Friday, March 20, 2015

The Word Man of Alcatraz

Prison novels occupy a special corner in the realm of fiction. The confined setting, hothouse atmosphere, sadomasochistic underpinnings and homoerotic intimacy are hallmarks of the genre. We read these novels to delve deeper into the exotic, sometimes mysterious, culture of the penal system, but also to stare wide-eyed, perhaps with a sense of schadenfreude, into a terrifying world of brutal violence and closely guarded secrets where primitive passions rule. Certain works, such as John Cheever’s Falconer, Patricia Highsmith’s The Glass Cell, and Chester Himes’s Cast the First Stone, are literary classics.
One of the most unusual of these novels is Behind These Walls by Christopher Teale. Published first in hardcover in 1957 by Frederick Fell, Inc, in New York, it became a runaway bestseller in 1962 when Pyramid put out a pulp paperback version. But until now its pseudonymous author has remained unknown. Through some literary sleuthing, I have been able to uncover his true identity.
“Christopher Teale” opens his tale in the “tank,” or holding pen, in an unnamed town, on the mainland, a few miles away from a large island prison. The exact location of the penitentiary is never given, but its description is clearly similar to Alcatraz in San Francisco. A ferry is needed to get to the prison, and escapes from the rocky, desolate pile are treacherous and most often fatal.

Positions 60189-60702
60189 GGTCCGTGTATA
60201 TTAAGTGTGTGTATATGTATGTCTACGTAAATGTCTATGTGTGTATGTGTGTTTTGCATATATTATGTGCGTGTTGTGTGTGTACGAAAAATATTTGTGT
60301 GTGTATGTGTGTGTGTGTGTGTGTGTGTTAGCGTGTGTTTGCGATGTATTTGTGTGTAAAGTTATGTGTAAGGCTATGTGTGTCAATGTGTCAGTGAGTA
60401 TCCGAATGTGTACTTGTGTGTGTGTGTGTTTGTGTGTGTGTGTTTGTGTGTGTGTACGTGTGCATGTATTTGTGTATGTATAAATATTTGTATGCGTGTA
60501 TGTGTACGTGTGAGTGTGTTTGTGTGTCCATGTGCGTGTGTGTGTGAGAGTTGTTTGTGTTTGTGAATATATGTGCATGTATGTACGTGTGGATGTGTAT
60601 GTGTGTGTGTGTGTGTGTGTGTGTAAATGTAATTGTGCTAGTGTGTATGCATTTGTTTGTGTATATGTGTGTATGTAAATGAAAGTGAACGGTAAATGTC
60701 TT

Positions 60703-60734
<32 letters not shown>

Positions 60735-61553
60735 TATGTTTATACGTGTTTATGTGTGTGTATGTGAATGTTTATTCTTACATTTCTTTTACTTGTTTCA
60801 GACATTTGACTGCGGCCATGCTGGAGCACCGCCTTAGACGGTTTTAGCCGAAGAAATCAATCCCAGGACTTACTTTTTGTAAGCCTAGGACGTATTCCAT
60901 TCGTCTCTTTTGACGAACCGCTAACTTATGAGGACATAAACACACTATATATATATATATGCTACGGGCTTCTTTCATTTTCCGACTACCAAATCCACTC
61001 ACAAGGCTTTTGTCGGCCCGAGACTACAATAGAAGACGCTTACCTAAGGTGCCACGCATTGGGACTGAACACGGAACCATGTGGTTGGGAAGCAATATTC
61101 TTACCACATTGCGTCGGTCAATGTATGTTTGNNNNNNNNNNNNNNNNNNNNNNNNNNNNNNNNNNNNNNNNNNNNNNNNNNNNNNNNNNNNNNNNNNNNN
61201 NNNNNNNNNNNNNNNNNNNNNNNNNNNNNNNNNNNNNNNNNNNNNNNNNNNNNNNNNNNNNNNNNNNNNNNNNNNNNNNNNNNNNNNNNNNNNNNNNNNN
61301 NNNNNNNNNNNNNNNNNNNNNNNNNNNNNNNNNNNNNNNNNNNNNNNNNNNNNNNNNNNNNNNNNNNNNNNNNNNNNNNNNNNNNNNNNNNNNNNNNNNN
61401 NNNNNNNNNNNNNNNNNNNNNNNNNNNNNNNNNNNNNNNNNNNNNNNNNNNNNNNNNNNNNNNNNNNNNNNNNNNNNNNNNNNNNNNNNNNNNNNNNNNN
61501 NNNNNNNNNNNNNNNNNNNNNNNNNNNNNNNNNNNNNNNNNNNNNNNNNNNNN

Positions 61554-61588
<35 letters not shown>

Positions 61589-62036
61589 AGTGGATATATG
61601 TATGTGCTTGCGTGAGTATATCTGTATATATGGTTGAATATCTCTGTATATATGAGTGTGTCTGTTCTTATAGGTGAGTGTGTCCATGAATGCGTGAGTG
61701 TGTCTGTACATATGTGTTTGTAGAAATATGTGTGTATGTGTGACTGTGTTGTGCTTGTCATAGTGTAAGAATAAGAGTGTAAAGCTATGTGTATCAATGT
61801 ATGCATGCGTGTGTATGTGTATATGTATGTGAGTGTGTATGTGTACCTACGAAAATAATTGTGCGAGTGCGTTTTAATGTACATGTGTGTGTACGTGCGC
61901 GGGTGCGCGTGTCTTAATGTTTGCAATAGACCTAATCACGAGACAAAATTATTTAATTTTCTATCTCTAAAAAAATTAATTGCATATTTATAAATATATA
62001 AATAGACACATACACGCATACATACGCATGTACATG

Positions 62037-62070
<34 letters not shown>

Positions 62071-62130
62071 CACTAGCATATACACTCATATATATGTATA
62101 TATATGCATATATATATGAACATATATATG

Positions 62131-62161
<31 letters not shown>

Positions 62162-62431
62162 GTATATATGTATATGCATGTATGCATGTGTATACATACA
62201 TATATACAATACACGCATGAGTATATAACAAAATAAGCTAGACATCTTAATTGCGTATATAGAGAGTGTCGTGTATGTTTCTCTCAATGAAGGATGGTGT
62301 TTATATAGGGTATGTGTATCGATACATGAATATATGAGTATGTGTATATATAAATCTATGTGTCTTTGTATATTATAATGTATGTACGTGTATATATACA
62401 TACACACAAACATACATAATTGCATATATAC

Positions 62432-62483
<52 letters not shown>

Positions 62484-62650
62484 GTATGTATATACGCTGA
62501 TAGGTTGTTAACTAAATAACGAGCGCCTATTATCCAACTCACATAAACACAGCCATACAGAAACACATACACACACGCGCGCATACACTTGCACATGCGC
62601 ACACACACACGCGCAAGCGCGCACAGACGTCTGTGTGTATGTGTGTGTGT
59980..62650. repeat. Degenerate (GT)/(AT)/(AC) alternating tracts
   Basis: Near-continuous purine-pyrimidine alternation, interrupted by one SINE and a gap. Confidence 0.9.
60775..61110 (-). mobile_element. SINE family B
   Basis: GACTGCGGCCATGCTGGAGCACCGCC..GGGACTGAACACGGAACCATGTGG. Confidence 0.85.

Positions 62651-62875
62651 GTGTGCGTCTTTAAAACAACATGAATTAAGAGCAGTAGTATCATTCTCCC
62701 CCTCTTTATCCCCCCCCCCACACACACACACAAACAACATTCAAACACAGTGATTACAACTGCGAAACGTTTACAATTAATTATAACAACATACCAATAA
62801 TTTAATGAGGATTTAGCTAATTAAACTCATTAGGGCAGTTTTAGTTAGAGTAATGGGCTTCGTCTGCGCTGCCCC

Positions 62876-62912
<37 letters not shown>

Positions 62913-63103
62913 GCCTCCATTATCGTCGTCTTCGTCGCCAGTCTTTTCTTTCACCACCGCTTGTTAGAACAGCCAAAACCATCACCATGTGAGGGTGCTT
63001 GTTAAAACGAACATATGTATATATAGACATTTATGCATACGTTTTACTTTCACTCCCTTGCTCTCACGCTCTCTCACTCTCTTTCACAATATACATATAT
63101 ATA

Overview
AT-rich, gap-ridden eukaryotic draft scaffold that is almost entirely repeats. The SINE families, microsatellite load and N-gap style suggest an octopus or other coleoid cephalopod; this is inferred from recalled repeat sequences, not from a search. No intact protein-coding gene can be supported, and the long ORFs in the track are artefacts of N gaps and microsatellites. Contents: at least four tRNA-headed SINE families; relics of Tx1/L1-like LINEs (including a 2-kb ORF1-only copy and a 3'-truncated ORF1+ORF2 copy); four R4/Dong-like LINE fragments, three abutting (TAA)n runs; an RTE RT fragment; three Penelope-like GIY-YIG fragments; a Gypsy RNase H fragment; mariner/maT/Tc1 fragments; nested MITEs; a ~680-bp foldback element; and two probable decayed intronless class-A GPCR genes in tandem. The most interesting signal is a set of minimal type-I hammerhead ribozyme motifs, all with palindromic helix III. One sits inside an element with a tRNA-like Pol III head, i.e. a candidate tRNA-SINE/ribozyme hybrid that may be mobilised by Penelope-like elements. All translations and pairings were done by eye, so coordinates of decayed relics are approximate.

At the outset, the narrator, an “in-again, out-again” convict, back after having been paroled for six weeks, is handcuffed to a nervous young man, only sixteen, known as the “Bicycle Murderer” because he stabbed his girlfriend to death with a pocketknife after a seemingly innocent bike ride and picnic. The boy is handsome with fine features and a shock of red hair. He is immediately nicknamed “Red,” although we later find out his real name is Wilbur. The con cuffed to him is older, lanky, with dark black hair, a full five-o’clock shadow, and a cocky reputation as a tough guy. He is called only “Tex,” although we later learn his real name is Francis.